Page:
Mar. 9th, 2017

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So yesterday a friend decided to pick a fight with me on Facebook over – of all bizarre things – the Wikileaks CIA exposures.

I dislike the CIA intensely and have since 1969 when a CIA-backed military junta overthrew the Greek government two days before the elections.

To that, one can add the overthrow of Prince Sahounek in 1970, which plunged Cambodia into the civil war that led to the rise of Pol Pot and the deaths of a million and a half civilians; the Watergate break-ins (the burglar team all had extensive CIA pedigrees); the CIA-backed guerilla war against the Sandinistas in Nicaragua; the Iran/Contra connection; the assassination of Salvador Allende; and the rise of Saddam Hussein, a CIA creature entirely, at least at the onset, whose costly war against Iran in the 1980s was completely underwritten by the CIA.

The fact that I don’t know for sure what atrocities the CIA has been involved with since the 1990s – though I have my suspicions – only reflects the fact that the historical documents have not yet been declassified.


News stories about the Wikileaks documents emphasized the way that the technology built into devices like your smartphone, your computer, your television, and your car can be used to spy on you.

Not that the CIA would ever spy on you, of course. (Uh huh.)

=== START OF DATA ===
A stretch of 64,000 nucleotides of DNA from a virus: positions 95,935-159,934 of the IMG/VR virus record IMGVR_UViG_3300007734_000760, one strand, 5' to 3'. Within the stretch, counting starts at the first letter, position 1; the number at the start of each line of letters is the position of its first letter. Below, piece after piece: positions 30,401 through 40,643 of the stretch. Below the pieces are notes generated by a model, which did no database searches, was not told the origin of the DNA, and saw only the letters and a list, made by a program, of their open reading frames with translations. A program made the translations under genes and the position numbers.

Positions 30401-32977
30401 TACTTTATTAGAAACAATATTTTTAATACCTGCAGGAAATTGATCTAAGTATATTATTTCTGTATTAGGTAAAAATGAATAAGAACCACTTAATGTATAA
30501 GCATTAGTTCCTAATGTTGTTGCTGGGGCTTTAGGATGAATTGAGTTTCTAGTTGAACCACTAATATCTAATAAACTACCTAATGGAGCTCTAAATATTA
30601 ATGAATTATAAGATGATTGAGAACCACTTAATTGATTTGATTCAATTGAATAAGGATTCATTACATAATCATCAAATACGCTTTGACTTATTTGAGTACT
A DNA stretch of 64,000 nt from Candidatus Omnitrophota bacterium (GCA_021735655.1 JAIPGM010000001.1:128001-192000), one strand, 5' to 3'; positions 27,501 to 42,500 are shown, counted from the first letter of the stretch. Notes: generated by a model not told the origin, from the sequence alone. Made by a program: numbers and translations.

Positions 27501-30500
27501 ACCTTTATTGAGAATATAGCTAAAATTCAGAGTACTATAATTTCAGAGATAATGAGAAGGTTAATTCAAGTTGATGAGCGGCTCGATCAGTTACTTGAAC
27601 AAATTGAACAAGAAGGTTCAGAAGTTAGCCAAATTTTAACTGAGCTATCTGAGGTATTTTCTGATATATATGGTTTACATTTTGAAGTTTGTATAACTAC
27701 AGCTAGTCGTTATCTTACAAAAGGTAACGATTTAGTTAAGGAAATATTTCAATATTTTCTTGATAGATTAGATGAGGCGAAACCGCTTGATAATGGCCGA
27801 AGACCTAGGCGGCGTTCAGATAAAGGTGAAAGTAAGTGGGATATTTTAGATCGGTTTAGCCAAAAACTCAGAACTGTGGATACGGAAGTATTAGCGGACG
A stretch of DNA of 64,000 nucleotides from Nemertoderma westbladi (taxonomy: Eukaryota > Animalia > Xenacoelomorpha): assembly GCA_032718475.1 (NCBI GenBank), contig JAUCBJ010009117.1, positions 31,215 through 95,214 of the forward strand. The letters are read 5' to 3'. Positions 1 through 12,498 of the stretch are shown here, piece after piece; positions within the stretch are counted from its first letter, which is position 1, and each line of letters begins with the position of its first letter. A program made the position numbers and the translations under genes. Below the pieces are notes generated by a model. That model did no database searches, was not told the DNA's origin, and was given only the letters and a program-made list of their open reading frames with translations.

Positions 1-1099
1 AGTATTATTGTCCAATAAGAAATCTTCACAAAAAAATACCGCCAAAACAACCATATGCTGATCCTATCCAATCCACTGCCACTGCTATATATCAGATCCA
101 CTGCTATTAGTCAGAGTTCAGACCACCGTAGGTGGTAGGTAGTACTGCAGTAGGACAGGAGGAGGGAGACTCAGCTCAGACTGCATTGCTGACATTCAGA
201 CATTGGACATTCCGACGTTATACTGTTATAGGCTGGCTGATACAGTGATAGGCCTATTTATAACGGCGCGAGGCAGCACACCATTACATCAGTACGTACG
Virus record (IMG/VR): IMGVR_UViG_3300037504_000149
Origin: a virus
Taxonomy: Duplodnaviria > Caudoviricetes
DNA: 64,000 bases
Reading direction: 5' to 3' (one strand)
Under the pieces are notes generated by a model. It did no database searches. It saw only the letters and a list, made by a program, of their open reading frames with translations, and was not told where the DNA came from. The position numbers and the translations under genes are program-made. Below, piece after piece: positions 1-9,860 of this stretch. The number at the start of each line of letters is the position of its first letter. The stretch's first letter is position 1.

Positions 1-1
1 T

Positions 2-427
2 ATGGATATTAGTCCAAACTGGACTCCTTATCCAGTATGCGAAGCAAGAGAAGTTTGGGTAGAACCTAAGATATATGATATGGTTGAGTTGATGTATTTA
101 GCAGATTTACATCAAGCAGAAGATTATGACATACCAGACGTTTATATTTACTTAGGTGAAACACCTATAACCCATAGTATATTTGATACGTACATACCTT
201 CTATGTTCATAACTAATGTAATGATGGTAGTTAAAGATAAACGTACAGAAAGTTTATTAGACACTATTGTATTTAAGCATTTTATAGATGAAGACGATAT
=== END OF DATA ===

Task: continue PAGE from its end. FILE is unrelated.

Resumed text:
The CIA only spies on bad people.

Most interesting has been the tech companies response to the Wikileaks revelations as they announce they will look for ways to patch these “vulnerabilities” (another Uh huh.) C’mon, c’mon, c’mon: they’re design features.


Anyway, I headlined my FB link with something innocuous like, I always knew it was a good idea to turn my iPhone off when I wasn’t using it.

And further down the comment screed, I offered the rather innocuous thought that with the decline in American manufacturing, the U.S. needs more service industries, and of course, security is a huge service industry, so one must expect it to get bigger and bigger and bigger even as actual threats diminish, at least in their statistical significance.

And this friend just flew into a rage!

Began berating me for not taking security concerns seriously enough.

We’ll have to agree to disagree, I wrote politely. In no universe ever invented am I inclined to see the CIA as aggrieved good guys.

She wouldn’t let go! She was like a pitbull with a cat toy.

And then she started insulting me! I am having a hard time keeping civil… You and your vivid imagination…

My vivid imagination? Uh-huh. Clearly this friend did not know her history.

I had a choice here: I could burble a bunch of dates and events, in effect following her down this rabbit hole of mounting indignation, vituperation and rage.

Or I could disengage.

I did the mature thing: I dropped her and blocked her.

I like this person, understand. And actually, I wondered whether something else might not be going on with her. In the days of the Internet, when we’re upset, we no longer have to go out to bars and insult the first 250-pound [your insulting ethnic stereotype of choice goes here] that we see. We merely have to cozy up on the sofa with a glass of wine and set our browser to Facebook.

This particular person has numerous good qualities, but she also has a propensity for self-righteousness, and when she’s inflamed, she becomes a bully. I’m not sure she’s aware of that in herself, and of course, there’s no way for me to point this out to her.

Anyway, I’m sorry to have lost the friendship.

Does make me wonder about the strength of friendships that are conducted primarily online.


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